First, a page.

The Indian Readership Survey (IRS) 2013 was held in abeyance by 18 newspapers, which had called it ‘badly flawed’. Even as the 2014 IRS data shows that readership of India’s top 10 dailies grew by around five per cent, thanks to ‘the impact of the general election campaign on media consumption pattern during the IRS fieldwork’, many publishers have pointed out their dissatisfaction. Since the IRS data is widely used as the currency for buying and selling of advertising space in print media, will it not result in affecting the medium in the end?
The Times of India from the BCCL stable is one of the newspapers that do not agree with the reported numbers. Arunabh Das Sharma, president, BCCL, said, “We are not refuting MRUC or IRS, but the inconsistencies in the data and the methodology. We are not fighting because our numbers went up or down or my competitor got more share. Even after the promised change in gathering the data, the results are very inconsistent.”
DD Purkayastha, MD and CEO, ABP Group, is of the view that the print publishers need to regard IRS as an accepted system. “Whatever the faults were with the previous IRS, have been corrected. Accept it, and move ahead. If IRS also goes, what remains? We will be at the mercy of media buyer then,” he said.
Narendra Kumar Alambara, COO, Sovereign Media Marketing (Dina Thanthi), said, “The simple fact is that the ‘new’ IRS is not anything new. It uses findings from the previous round of surveys which had a whole lot of problems with it. So obviously, it will be a while before new strain of data starts coming in from the IRS survey. Till such time there will be certain anomalies that will pop up. Publications will continue to object to it in some form.”
He added, “We do have a methodology and process in place in terms of a readership survey which is an indicator of varied and wide country that we live in. Not for a minute am I saying that everything is right with IRS, there are some things that need to be ironed out. But in this country, going further by every 200km gives you a new perspective of languages or habits which cannot possibly get captured in the current survey. There will be issues which over time will get corrected. Till such time, people should use the IRS as a yardstick.”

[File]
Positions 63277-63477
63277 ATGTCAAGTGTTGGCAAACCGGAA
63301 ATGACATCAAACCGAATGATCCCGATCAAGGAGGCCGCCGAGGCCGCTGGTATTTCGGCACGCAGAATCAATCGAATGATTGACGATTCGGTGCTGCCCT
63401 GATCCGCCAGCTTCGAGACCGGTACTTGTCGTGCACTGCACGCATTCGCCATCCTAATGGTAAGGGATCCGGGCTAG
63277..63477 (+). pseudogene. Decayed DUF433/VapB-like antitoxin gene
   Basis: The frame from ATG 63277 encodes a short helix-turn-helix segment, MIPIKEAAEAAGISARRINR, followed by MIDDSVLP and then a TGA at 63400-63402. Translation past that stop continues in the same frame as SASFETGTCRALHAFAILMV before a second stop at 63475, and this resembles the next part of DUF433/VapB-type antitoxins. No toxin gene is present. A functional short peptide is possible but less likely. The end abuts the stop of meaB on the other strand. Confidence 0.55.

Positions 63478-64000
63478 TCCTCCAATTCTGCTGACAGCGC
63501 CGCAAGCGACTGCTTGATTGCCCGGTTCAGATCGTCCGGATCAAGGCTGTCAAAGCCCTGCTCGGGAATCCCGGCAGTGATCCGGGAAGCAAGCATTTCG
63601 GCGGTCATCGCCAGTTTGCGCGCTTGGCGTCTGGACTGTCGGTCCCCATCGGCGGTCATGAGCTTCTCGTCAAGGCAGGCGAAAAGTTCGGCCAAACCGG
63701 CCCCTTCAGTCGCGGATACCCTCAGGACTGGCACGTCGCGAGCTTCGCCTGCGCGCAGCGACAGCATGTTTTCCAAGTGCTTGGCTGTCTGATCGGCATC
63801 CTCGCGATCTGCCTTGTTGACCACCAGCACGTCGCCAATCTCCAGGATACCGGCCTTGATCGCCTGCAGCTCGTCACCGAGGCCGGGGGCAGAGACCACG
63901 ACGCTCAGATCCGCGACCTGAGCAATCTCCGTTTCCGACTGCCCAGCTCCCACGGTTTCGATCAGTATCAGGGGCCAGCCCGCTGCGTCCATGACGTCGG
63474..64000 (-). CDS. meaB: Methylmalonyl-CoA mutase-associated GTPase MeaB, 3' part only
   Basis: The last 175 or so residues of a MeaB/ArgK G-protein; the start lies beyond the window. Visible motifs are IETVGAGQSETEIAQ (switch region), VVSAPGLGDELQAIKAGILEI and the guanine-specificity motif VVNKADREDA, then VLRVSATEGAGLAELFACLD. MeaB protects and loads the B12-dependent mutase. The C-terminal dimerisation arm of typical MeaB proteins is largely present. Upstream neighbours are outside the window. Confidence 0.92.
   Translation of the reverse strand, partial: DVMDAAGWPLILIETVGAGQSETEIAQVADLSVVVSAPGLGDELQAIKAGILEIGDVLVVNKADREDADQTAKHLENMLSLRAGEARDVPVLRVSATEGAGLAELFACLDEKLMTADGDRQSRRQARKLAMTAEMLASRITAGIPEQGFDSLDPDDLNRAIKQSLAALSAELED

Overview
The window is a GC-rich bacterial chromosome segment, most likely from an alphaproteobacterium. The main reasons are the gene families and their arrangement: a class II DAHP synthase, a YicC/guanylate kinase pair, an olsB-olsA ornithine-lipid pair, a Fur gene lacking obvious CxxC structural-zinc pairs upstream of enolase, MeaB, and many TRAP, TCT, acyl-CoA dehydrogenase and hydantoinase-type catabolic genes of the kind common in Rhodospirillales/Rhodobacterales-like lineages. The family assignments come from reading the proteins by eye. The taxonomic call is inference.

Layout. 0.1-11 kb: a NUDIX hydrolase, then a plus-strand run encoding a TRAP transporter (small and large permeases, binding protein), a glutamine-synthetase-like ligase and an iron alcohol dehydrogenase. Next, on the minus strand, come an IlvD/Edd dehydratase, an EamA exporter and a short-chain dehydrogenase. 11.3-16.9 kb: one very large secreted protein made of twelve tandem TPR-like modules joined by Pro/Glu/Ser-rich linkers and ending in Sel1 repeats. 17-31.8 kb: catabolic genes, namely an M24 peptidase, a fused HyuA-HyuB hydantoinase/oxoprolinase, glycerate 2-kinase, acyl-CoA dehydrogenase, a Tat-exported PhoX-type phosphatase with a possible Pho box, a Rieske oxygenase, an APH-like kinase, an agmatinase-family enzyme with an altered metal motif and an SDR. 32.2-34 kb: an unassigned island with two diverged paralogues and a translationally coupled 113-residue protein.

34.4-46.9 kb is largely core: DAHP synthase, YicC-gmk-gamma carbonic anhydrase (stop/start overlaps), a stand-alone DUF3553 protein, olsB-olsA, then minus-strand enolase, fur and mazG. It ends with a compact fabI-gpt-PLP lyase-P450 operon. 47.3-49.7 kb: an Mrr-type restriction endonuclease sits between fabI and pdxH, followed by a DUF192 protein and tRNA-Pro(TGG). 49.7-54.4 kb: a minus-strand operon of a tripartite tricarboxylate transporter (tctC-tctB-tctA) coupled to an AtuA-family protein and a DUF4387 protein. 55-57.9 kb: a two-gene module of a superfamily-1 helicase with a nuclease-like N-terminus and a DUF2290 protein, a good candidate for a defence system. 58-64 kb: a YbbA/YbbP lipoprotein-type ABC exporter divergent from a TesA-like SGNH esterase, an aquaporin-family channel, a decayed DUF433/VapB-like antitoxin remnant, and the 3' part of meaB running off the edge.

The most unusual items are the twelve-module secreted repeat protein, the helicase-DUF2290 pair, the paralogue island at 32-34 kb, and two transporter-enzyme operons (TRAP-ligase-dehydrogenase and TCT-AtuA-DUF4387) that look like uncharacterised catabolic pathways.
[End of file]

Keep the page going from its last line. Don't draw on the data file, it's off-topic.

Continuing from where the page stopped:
Premjeet Sodhi, COO, Initiative, opined, “ Everyone is never going to be in agreement on the IRS but, that does not mean business will not run as usual. There are many drivers for the print business other than readership data.”
On the impact of having no accepted currency in the past year, BCCL’s Sharma noted, “The past year has been very good for print media, data or no data. But yes, these numbers do play a vital role since advertisers still invest 40 to 45 per cent of marketing budgets in this medium.”
Sodhi says that the extent of impact of ‘lack of agreement’ on IRS is different on different publications, depending on the lifestage of each publication and its approach to sales, and thus, each publication is using the IRS accordingly to drive its strategy.
“Given the fact that digital media is very tightly measured, BARC is going to measure television medium even better, print should not be the only suitor who is depending on ‘gut feel’ for ad revenues. It would be a big service to the print industry if all the key players sit down and figure out a method of avoiding the kind of spats we have had in the past,” surmised MG Parameswaran, president, AAAI, and ED, FCB Ulka.
“We need a measurement currency that is transparent, and accepted by all parties: publishers, readers, clients, and planners.”
“If there is no measurement, and if experienced publishers keep refuting the data, print media will definitely suffer.”
“The new IRS methodology may have its issues, but it is the new currency and the quicker it gets accepted the better it will be for the print media business as a whole.”
“As the IRS matures, the data will become more stable and robust and will serve the industry well.”
“I don’t think publishers are using readership data in the right spirit.”
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